The three organisations help people excluded from mainstream credit to access loans for expenses such as car repairs, replacing household items or dealing with an unexpected bill or life event.

This prevents these customers from having to pay over the odds for high-cost and payday loans. In 2022, the three lenders made loans of £4.1mn to 8,100 people in London.

Theodora Hadjimichael, CEO of Responsible Finance, said:

“A quarter of adults have less than £100 in savings and one in six people have no money put away. Often low-income households don’t have access to an arranged overdraft or a credit card; in the absence of savings this leaves them highly vulnerable to a financial shock. A small loan which they can repay over a few months can be their only way to buy a large item like a fridge or pay a one-off cost like a car repair.


“CDFIs make personal loans to households across London and the UK which increasingly find themselves unable to access credit from anywhere else. Demand is increasing. 2022 saw a 33% year-on- year increase in the sector’s lending. But they cannot lend to everyone who applies.


“This funding will enable CDFIs to reach almost twice as many more Londoners with affordable credit than they currently can. It’s tremendous news for Londoners who need and can afford to repay credit but don’t have enough fair options available. Without CDFIs they are locked out of access to finance and risk turning to providers who don’t prioritise their wellbeing. I’m thrilled that this funding from City Bridge Foundation will help more people save interest compared with higher-cost options.”

Paul Martinelli, City Bridge Foundation Grants Committee Chairman, said:

“In the current difficult economic climate, many people face a real struggle just to cover day-to-day costs, and one-off purchases like replacing a broken fridge can push them into the trap of high interest loans, or worse still, illegal lenders.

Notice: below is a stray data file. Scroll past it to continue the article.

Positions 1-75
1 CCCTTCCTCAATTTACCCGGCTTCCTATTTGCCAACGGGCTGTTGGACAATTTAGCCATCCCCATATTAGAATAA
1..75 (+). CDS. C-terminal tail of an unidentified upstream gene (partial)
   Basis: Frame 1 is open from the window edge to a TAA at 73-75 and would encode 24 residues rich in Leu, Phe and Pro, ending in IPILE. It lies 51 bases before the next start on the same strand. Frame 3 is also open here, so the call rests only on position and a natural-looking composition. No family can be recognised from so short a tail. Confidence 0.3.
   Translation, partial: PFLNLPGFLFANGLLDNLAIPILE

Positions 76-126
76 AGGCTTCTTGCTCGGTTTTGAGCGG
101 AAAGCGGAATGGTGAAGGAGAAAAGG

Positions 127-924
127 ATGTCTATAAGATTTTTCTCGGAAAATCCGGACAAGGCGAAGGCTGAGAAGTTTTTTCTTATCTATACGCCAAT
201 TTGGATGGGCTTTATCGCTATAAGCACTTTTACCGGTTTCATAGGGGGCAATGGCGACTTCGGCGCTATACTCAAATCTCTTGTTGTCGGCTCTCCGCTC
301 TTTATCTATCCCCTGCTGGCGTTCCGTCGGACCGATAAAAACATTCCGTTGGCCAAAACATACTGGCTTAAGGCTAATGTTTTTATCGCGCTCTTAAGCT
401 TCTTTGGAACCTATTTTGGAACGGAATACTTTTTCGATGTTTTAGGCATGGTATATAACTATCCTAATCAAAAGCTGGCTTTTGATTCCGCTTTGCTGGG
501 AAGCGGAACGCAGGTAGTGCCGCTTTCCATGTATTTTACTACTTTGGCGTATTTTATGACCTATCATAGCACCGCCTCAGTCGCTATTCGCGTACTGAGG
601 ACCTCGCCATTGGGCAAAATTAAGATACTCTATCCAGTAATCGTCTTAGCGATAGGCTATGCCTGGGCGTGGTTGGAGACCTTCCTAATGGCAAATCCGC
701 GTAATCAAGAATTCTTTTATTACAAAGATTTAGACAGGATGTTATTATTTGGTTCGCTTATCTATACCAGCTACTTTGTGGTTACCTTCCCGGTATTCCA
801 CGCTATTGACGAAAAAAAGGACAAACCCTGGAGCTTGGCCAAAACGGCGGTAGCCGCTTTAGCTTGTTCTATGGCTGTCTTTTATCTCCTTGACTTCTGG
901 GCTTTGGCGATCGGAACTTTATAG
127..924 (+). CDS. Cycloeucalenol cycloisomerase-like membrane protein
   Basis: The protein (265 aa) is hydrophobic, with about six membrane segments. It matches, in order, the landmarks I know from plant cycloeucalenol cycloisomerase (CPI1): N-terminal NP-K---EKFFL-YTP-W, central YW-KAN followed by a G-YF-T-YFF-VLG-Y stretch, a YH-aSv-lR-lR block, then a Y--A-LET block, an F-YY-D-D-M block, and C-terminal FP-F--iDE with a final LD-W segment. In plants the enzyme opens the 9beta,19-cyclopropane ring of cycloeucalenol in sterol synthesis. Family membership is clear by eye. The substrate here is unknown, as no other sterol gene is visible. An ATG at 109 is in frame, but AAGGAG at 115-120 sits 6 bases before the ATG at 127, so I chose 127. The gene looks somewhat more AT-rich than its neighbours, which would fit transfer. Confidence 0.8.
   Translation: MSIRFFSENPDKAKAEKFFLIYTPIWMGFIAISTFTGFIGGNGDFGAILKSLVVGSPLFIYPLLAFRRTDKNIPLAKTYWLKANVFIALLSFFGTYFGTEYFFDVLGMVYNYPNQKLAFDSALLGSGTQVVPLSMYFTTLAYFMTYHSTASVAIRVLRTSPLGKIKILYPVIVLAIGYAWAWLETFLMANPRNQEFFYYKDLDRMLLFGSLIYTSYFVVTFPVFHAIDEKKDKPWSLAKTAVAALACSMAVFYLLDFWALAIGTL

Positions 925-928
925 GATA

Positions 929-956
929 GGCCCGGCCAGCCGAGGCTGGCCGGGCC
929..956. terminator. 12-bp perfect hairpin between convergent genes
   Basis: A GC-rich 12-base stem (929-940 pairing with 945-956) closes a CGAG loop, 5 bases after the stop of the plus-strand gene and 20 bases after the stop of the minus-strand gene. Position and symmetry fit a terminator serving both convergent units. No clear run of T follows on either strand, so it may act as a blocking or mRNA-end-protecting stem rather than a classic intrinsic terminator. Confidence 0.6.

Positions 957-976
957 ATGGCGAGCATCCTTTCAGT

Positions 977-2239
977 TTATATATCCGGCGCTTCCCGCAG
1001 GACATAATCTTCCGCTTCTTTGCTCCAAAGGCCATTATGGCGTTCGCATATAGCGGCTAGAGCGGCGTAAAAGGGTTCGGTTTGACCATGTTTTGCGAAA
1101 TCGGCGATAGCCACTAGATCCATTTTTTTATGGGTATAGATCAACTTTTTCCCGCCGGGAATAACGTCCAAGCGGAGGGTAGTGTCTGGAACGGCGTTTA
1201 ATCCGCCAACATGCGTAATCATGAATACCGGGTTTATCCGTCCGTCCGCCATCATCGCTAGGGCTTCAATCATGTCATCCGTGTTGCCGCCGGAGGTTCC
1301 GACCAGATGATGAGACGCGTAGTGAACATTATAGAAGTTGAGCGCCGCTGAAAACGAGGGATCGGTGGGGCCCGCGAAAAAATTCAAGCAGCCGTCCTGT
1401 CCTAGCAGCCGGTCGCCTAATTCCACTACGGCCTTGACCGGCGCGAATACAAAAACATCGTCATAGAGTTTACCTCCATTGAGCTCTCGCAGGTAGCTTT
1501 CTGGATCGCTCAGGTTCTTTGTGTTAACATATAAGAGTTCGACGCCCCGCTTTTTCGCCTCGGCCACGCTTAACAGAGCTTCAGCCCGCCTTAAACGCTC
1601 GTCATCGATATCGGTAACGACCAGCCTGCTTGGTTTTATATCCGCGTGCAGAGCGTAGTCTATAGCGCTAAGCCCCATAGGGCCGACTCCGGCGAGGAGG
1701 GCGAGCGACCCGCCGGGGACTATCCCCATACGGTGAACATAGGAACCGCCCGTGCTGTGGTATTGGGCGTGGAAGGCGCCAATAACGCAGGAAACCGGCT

“We’re delighted to be able to support a programme which will enable three responsible lenders to open up access to affordable credit to thousands more Londoners, making a real difference to their lives. We hope it will provide a blueprint which can be replicated more widely across London and around the country.”

Holland & Barrett funds over a dozen initiatives supporting women’s health

A pilot programme from Holland & Barrett founded with Wellbeing of Women has provided more than a dozen grassroots organisations with funding for resources that best reach and serve the needs of underrepresented women in their local communities.  

The Women’s Health Community Fund has a specific focus on those from lower income families, ethnically diverse communities, those with disabilities and LGBTQ+. 

It was launched following research amongst UK women from the global majority which found that 51% said the available support is too focused on the experiences of white women, and that 31% believe speaking to a female healthcare provider of their own ethnicity would have made a difference to their menopause experience.

The six-month programme has now closed for applications but to date has supported over a dozen initiatives across the UK with over £25,000 worth of grants. These include webinars around diet and nutrition for menopause tailored for women from the South Asian community and information on how to support menopausal women with mental health conditions, to online events for women from the Caribbean and African communities, panel talks, intergenerational events and curated resources. 

More information here.